Hibbing student podcast covers local sports and news – Reuters

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HIBBING – In a few weeks, noted the host of Podcast Ayden McDonald, he and his colleagues hosts Kalin Menara and Harrison Law should obtain their HIBBING HIBBING diploma.

“Are you tired of school? McDonald asked.

“Oh yeah,” Menara deadpanned. “I’ve been sick since, like” – he checked a non-existent watch on his wrist – “seventh year. At least.”

Hibbing High School students Kalin Menara, left, and Harrison Law watch a preview of the show during the weekly production of “Anchor Down,” a student-created video podcast, May 11 at Hibbing Public Access studios Television.

Clint Austin / Duluth News Tribune

The other two burst out laughing. McDonald and Law agreed that they would miss the people at their school, and Law said that he would miss the good times he had there.

“Not the bad one?” said McDonald laughing. “I’m glad you didn’t miss any bad times.”

Wry, tongue-in-cheek quips like these characterize the trio’s “Anchor Down” podcast, which they host weekly on Hibbing Public Access Television under the banner of the high school’s Bluejacket Career Academies. Public Access staff run the boards behind the scenes, but the show’s content is dictated by Law, McDonald and Menara with the occasional nudge from Mikal Brown, who runs the academies, or Ron Wirkkula, the president of TV channel.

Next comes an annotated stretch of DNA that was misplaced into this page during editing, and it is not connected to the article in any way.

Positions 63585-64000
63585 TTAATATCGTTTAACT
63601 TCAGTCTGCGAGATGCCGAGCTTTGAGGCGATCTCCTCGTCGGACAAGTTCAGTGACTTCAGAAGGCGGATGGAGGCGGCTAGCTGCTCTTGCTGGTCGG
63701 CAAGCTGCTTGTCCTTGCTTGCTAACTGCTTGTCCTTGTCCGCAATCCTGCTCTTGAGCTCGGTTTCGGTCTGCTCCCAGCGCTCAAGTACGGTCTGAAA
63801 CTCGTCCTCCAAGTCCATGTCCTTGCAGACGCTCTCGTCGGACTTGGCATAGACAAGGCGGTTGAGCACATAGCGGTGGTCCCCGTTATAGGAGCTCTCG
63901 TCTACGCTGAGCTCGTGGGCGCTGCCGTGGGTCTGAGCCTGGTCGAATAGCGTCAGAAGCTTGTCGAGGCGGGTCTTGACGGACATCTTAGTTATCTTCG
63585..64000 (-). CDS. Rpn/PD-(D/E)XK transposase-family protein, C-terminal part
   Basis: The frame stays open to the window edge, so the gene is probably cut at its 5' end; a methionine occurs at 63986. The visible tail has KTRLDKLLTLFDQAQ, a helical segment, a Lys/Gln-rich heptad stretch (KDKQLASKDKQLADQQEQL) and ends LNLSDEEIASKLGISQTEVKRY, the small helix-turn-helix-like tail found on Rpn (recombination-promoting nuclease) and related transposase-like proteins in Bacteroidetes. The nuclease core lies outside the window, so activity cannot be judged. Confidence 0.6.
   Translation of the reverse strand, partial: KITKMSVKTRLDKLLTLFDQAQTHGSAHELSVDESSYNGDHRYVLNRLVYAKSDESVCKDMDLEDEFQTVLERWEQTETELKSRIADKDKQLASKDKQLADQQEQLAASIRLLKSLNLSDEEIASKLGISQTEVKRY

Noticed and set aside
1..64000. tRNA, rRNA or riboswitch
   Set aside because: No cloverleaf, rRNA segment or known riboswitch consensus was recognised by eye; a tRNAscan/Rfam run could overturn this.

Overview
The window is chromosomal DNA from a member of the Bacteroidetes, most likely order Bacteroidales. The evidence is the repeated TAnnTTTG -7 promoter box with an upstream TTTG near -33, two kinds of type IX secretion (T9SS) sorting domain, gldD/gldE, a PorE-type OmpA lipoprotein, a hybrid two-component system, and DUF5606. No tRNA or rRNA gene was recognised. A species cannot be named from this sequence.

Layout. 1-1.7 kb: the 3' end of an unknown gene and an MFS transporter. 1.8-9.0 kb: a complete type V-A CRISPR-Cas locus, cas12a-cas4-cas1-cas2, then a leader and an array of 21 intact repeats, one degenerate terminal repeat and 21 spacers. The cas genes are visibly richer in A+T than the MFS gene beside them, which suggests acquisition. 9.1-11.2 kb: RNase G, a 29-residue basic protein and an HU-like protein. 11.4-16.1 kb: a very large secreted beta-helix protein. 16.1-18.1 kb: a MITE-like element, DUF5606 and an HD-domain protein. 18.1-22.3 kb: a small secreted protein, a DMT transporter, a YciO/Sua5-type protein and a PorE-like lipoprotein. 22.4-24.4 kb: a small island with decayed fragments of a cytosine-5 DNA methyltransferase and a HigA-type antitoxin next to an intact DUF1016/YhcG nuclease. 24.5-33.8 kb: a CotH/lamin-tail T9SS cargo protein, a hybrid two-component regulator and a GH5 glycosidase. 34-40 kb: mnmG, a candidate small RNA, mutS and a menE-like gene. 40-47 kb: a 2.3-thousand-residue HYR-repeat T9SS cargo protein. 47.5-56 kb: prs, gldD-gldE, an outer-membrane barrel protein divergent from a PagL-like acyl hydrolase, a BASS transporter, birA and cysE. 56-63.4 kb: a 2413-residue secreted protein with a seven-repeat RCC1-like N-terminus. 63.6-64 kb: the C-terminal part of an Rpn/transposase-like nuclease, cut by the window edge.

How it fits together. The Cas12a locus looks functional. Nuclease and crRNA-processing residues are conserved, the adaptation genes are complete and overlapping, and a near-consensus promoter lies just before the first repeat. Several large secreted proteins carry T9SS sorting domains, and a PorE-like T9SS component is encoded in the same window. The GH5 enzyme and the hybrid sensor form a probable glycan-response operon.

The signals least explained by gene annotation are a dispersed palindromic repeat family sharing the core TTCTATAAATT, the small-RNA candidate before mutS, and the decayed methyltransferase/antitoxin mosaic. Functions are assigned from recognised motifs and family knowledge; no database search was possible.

In front of a green screen image of one of the school’s hallways, their podcast reviews school announcements and other news from the Hibbing area. It airs on two of the public-access station’s three cable channels; broadcast from its website or via some streaming services; and recordings are posted on Facebook, YouTube and other social media.

For their 35th episode

May 11

, the hosts discussed their high school’s narrow baseball victory over Duluth East, reviewed the results of recent track and field meets and softball games, and wondered if they were prepared enough for a concert of upcoming choir. The opening of Hibbing Community College, they realized with a false alarm, was scheduled for Friday the 13th.

Hibbing High School Students Get On-Air Media Experience Through Opportunity With Bluejacket Career Academies
Kalin Menara and Ayden McDonald seen through the viewfinder of a video camera during the weekly production of ‘Anchor Down’.

Clint Austin / Duluth News Tribune

But that kind of high school awkwardness belies their knowledge of the area and their astute knowledge of professional sports. Law noted, for example, that Hibbing’s hockey product Scott Perunovich’s St. Louis Blues were on course to eliminate the Minnesota Wild from the NHL playoffs while, in the NBA, Tyus Jones, an Apple Valley High School alumnus who plays for the Memphis Grizzlies. , had recently helped do the same with the Minnesota Timberwolves.

“Minnesota guys,” Law said with a sad nod, “eliminating Minnesota teams.”

Hibbing High School Students Get On-Air Media Experience Through Opportunity With Bluejacket Career Academies
Harrison Law reacts to a question during the weekly production of “Anchor Down.”

Clint Austin / Duluth News Tribune

Other than a brief discussion earlier this year about a Lego minifigure made to look like Ukrainian President Volodymyr Zelenskyy, the hosts avoided politics or politically charged topics. (Still, Menara said he would buy the Zelenskyy Lego if it was cheap enough.)